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Belgian Refugees

When Germany invaded Belgium during its advance on Paris, it occupied almost all of the country except a small area near Ypres. The Belgians suffered some dreadful treatment and many fled the fighting in the first few weeks and were given refugee status in other countries.

Over 200,000 Belgians came to England. Many were given places in hostels or homes around the country. People generally felt that the Belgian people had suffered and that if British forces weren’t able to keep up the fight, then Britain might suffer the same fate. These stories are from Shropshire newspaper reports, and record the arrival and care of refugees.

Wellington Journal 19 Sept 1914 [p4] Column 6
Shrewsbury and Belgian Refugees -Arriving next Thursday, committee decided to place about 50 in the Armoury which is to be fitted up as hostel. Appeal for loan of 50 beds, bedding, curtains, tables, toilet ware, kitchen utensils, crockery, strips of carpet and food.

The Armoury HostleYou can see from this photograph how much care people had taken with decorating the hostel at the Armoury, Shrewsbury.

The Armoury Hostle 1914, sa-img15808.

 

Many families helped, some provided accomodation and others helped in providing everyday essentials to allow families to live together and try to lead fairly normal lives.

Wellington Journal 31 Oct 1914 [p6]
The first large party of Belgium refugees received from London under the auspices of the Atcham War Assistance Committee arrived in Shrewsbury on Saturday. They were met at the station by a large group of the committee. The refugees were taken to a hotel, where a substantial meal was prepared. The refugees were afterwards conveyed to their new homes in motor- cars. As the cars were about to start a British soldier came forward and presented packets of cigarettes to the men. The majority of the refugees consisted of a party from Ostend. Everything had been thought of for their comfort, even to the provision of Belgium cooking utensils. The refugees were too fatigued to do much talking, but it appeared to have taken them 12 days to get from Ostend to London.

Wellington Journal 24/10/1914 pg8

Wellington Journal 6 Feb 1915 [p12] Column 1
ATCHAM BELGIAN RELIEF COMMITTEE.
The committee received 30 more Belgian refugees on Monday, in response to offers received from various parishes in the district. The refugees were met at the station by Mrs. Wm. Bridgeman, Mr. Mrs. E. P. Everest, Mlle. Van Brocekhoven, and M. and Mlle. Robinon. During the afternoon the refugees were conveyed to their new homes, the transport arrangements being under the personal direction of Rev. G .H. Bainbridge (Hon. transport officer). The parish of Cressage has taken a second family, relatives of those already living in Cressage. Loughden has taken a large family and handed over the two Belgians who have been there for some time to Hinton, where the accommodation was not sufficient for a large family. The little parishes of Church Preen and Highley have found accommodation for a family, and they will be assisted in the matter of maintenance by Preston Gubbalds. Another family has gone to Smethcote, where they will be maintained by Wroxeter parish. Westbury has given hospitality to a family and to an old man, whose wife he lost in Belgium. Bicton has placed a family in a nice house at Montford Bridge. The parish if Fitz has no accommodation, but will have the pleasure of supporting the wife and family of a Belgium soldier, who is at present fighting in the trenches. There are now 200 refugees in the Atcham district, and others will be selected next week to supply refugees in response to further offers which have been received.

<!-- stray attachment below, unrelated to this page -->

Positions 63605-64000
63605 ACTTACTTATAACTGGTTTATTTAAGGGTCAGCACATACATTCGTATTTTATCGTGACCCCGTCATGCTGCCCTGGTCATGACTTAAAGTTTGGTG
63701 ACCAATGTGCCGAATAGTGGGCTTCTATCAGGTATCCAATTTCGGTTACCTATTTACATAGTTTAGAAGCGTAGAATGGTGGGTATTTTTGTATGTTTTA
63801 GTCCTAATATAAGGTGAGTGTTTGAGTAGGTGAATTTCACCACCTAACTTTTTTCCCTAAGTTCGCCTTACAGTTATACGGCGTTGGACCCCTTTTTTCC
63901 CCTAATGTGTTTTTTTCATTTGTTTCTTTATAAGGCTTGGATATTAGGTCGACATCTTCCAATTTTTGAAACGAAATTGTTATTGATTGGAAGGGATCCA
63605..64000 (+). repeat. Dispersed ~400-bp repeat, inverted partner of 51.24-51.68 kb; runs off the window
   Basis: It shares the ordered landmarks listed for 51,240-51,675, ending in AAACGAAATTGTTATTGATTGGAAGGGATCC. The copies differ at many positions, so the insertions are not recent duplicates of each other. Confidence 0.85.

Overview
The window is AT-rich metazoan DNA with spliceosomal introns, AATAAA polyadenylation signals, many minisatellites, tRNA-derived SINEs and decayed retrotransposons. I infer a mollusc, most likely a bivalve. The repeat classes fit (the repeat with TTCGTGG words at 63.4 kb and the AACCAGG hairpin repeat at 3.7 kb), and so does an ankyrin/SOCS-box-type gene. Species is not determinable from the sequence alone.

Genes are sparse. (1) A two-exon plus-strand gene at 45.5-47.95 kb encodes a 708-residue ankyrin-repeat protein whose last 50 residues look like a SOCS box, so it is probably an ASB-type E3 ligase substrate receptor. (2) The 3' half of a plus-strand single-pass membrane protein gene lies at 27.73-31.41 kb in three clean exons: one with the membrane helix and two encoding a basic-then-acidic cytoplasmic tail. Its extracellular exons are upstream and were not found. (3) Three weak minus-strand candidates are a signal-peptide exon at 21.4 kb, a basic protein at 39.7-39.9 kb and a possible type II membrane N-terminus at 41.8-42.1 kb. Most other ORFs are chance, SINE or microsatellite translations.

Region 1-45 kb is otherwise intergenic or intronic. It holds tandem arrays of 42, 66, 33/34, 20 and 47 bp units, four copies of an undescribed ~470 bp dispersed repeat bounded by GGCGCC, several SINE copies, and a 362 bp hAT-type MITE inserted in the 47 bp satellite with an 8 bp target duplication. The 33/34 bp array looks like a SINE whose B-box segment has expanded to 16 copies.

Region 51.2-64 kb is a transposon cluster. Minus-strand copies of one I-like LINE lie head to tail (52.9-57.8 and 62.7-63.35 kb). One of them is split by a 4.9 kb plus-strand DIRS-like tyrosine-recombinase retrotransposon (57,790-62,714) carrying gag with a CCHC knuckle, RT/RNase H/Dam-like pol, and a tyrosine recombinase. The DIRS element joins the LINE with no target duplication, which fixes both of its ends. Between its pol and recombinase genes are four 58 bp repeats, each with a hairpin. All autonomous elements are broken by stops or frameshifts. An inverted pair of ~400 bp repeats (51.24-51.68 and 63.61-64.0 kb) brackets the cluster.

This excerpt about placing the refugees shows again what a community effort it was. How do you think this might have affected the general support of local people for the war effort?

Wellington Journal 3 Oct 1914 [p12 C 4] SA-IMG343927 BELGIUM REFUGEES
A party of eleven refugees arrived at Baschurch on Wednesday. They have been placed in a large cottage at Eyton, kindly lent by Miss Wild. The cottage has been furnished entirely through the kindness of the ladies of the parish, presided over by Mrs. Rowland Hunt. Twenty-four ladies and gentlemen have made themselves responsible for feeding and clothing the party. Mrs. Dawson is the Treasurer. Eight of the party are children.

A very poignant story

During the invasion and occupation of Belgium from 1914 – 1918, over 6,000 people lost their lives, but this story at least has a happy ending

Wellington Journal 13th Feb 1915 Column 3
ATCHAM BELGIAN RELIEF COMMITTEE
Among the first batch of refugees to be received by the committee was a Belgian soldier, who after fighting through the sieges of Liege and Louvain was discharged from the Army as unfit for further military service. He arrive in this district in October last, and was one of four mem taken in by Habberly parish. There he lived happily except for one thing- he could get no news of his wife and little boy, who, when he went with the Army, were in small town in Belgium. The Atcham Committee have been trying ever since to get news of the wife and child, and their efforts have at last been crowned with success. Last week the wife and child were found in London, and the committee immediately took steps to re-unite the family, and husband, wife, and child met on Shrewsbury Station on Friday last week.

Having read examples of the experiences of the refugees, write a short report for the local paper about the typical experience of having foreign refugees living in your street.